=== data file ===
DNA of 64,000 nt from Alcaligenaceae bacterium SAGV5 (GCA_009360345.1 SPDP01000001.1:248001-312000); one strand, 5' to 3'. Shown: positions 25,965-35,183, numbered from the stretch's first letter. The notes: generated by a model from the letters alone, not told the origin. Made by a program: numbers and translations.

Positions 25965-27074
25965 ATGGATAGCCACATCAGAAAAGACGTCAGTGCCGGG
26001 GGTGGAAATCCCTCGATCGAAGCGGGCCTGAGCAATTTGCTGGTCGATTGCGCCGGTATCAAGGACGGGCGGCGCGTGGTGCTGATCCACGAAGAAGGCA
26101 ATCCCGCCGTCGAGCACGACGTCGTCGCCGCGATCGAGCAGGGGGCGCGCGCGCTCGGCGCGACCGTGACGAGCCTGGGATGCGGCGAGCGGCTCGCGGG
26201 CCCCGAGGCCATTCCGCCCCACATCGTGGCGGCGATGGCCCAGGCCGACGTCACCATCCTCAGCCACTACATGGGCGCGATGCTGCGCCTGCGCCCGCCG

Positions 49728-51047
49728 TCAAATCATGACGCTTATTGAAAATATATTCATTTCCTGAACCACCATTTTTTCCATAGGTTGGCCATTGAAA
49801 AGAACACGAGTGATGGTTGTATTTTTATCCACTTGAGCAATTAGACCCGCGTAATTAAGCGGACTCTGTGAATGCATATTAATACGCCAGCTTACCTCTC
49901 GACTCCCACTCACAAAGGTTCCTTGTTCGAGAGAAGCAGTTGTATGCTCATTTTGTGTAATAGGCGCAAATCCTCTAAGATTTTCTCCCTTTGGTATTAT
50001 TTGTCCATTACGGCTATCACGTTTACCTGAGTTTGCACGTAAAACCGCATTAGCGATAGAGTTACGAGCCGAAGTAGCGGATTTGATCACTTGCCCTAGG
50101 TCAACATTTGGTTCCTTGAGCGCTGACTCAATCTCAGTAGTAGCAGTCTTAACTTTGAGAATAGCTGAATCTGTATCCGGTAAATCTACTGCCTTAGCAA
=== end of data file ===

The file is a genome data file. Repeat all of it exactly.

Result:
DNA of 64,000 nt from Alcaligenaceae bacterium SAGV5 (GCA_009360345.1 SPDP01000001.1:248001-312000); one strand, 5' to 3'. Shown: positions 25,965-35,183, numbered from the stretch's first letter. The notes: generated by a model from the letters alone, not told the origin. Made by a program: numbers and translations.

Positions 25965-27074
25965 ATGGATAGCCACATCAGAAAAGACGTCAGTGCCGGG
26001 GGTGGAAATCCCTCGATCGAAGCGGGCCTGAGCAATTTGCTGGTCGATTGCGCCGGTATCAAGGACGGGCGGCGCGTGGTGCTGATCCACGAAGAAGGCA
26101 ATCCCGCCGTCGAGCACGACGTCGTCGCCGCGATCGAGCAGGGGGCGCGCGCGCTCGGCGCGACCGTGACGAGCCTGGGATGCGGCGAGCGGCTCGCGGG
26201 CCCCGAGGCCATTCCGCCCCACATCGTGGCGGCGATGGCCCAGGCCGACGTCACCATCCTCAGCCACTACATGGGCGCGATGCTGCGCCTGCGCCCGCCG

Positions 49728-51047
49728 TCAAATCATGACGCTTATTGAAAATATATTCATTTCCTGAACCACCATTTTTTCCATAGGTTGGCCATTGAAA
49801 AGAACACGAGTGATGGTTGTATTTTTATCCACTTGAGCAATTAGACCCGCGTAATTAAGCGGACTCTGTGAATGCATATTAATACGCCAGCTTACCTCTC
49901 GACTCCCACTCACAAAGGTTCCTTGTTCGAGAGAAGCAGTTGTATGCTCATTTTGTGTAATAGGCGCAAATCCTCTAAGATTTTCTCCCTTTGGTATTAT
50001 TTGTCCATTACGGCTATCACGTTTACCTGAGTTTGCACGTAAAACCGCATTAGCGATAGAGTTACGAGCCGAAGTAGCGGATTTGATCACTTGCCCTAGG
50101 TCAACATTTGGTTCCTTGAGCGCTGACTCAATCTCAGTAGTAGCAGTCTTAACTTTGAGAATAGCTGAATCTGTATCCGGTAAATCTACTGCCTTAGCAA